Marlene Dietrich (1901-1992) View larger

Marlene Dietrich: From Berlin to Hollywood ~ NOV 20, 2021, 7PM

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Marlene Dietrich: From Berlin to Hollywood. Presented by Bruce Thompson, Ph.D., Saturday, November 20, 2021, 7PM, in person and via simultaneous live video stream with interactive Q&A.  Tickets: $35 (FOR ONLINE, ONLY ONE TICKET PER HOUSEHOLD IS NECESSARY. PHONE RESERVATIONS ARE REQUIRED FOR VERY LIMITED IN-PERSON ATTENDANCE AT $35 EACH -- 408-864-4060, M-F, 10AM-4PM)

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Marlene Dietrich: From Berlin to HollywoodFor over three decades, from the early 1930s through the 1960s, Marlene Dietrich was one of Hollywood's greatest stars—not only an actress who appeared in classic films during the golden age of the studio system, but also a seemingly ageless icon of beauty and glamour, capable of drawing legions of adoring fans to her concerts even after she ceased to accept roles in movies.  But her roots as a performer lay far from Hollywoodin the raucous world of Weimar Berlin, the capital of European entertainment during the 1920s.  This lecture will examine the origins of her star persona—her distinctive combination of erotic magnetism and worldly cynicism—in the Weimar era, her collaboration with the great director Josef von Sternberg, starting with her career-making performance in The Blue Angel (1930) and continuing with six classic films made at Paramount during the early 1930s, her many love affairs, her heroic conduct during the Second World War, and her extraordinary run as a cabaret performer (in collaboration with her musical director, Bert Bacharach), during the 1960s.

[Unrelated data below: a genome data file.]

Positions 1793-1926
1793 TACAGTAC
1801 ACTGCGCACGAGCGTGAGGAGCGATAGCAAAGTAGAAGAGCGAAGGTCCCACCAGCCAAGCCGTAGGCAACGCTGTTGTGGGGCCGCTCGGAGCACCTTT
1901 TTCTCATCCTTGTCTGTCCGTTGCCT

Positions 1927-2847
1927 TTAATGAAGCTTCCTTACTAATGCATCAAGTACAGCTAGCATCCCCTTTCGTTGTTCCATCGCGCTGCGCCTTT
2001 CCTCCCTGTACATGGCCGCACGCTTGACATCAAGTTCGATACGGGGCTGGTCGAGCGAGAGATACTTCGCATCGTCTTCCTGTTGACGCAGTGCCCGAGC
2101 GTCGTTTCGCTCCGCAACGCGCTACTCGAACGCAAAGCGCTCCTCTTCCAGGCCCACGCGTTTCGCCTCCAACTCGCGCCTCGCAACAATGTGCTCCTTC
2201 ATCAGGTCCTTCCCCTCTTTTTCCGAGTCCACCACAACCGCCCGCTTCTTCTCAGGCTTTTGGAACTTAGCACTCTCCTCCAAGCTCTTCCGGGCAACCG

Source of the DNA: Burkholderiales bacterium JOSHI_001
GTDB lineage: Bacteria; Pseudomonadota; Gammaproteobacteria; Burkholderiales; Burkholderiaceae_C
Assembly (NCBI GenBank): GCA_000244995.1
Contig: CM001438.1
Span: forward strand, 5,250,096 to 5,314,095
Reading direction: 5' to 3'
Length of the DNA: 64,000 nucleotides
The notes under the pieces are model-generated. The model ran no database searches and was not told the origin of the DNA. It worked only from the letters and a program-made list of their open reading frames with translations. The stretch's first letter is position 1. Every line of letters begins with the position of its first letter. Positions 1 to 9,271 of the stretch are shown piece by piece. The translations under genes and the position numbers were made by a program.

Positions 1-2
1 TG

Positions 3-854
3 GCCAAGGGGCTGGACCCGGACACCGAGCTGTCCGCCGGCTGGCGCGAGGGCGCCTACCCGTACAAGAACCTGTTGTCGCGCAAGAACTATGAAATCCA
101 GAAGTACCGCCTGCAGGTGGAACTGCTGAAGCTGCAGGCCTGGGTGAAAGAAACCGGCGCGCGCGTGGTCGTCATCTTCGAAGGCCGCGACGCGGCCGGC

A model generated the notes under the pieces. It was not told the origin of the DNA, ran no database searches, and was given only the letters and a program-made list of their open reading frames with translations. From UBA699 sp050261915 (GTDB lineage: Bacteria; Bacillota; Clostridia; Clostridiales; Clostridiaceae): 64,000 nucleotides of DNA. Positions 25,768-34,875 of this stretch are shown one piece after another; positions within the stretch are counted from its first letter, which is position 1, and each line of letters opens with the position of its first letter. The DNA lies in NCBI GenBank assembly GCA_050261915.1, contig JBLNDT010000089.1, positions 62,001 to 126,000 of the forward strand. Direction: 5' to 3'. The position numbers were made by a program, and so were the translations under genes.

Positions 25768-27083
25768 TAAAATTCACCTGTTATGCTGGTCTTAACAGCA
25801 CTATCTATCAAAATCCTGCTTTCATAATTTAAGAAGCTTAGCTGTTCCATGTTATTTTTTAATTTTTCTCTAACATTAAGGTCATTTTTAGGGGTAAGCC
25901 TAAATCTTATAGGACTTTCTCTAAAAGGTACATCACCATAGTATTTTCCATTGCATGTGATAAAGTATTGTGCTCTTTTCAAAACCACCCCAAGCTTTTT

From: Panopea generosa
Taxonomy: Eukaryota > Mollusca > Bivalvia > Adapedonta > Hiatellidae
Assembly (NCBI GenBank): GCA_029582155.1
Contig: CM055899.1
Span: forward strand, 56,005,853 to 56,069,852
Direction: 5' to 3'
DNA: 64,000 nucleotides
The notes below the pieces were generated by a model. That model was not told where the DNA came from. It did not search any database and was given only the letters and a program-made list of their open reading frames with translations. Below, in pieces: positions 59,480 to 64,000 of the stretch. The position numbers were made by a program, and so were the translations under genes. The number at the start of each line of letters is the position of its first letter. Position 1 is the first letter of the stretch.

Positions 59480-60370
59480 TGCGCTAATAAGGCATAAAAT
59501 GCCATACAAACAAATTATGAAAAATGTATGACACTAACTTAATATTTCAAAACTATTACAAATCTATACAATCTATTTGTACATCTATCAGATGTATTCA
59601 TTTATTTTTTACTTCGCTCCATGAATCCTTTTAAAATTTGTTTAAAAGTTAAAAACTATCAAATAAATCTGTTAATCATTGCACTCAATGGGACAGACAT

Presented by Bruce Thompson, Ph.D., Saturday, November 20, 2021, 7PM, in person and via simultaneous live video stream with interactive Q&A.  Tickets: $35 (FOR ONLINE, ONLY ONE TICKET PER HOUSEHOLD IS NECESSARY. PHONE RESERVATIONS ARE REQUIRED FOR VERY LIMITED IN-PERSON ATTENDANCE AT $35 EACH -- 408-864-4060, M-F, 10AM-4PM)

Bruce Thompson is a lecturer in the Departments of History and Literature and the Associate Director of Jewish Studies at U.C.-Santa Cruz, and also teaches at the Institute. He received his Ph.D. in History from Stanford; his areas of scholarly research include European intellectual and cultural history, French history, British Isles history, American Jewish intellectual and cultural history, the history of cinema, and the history of espionage.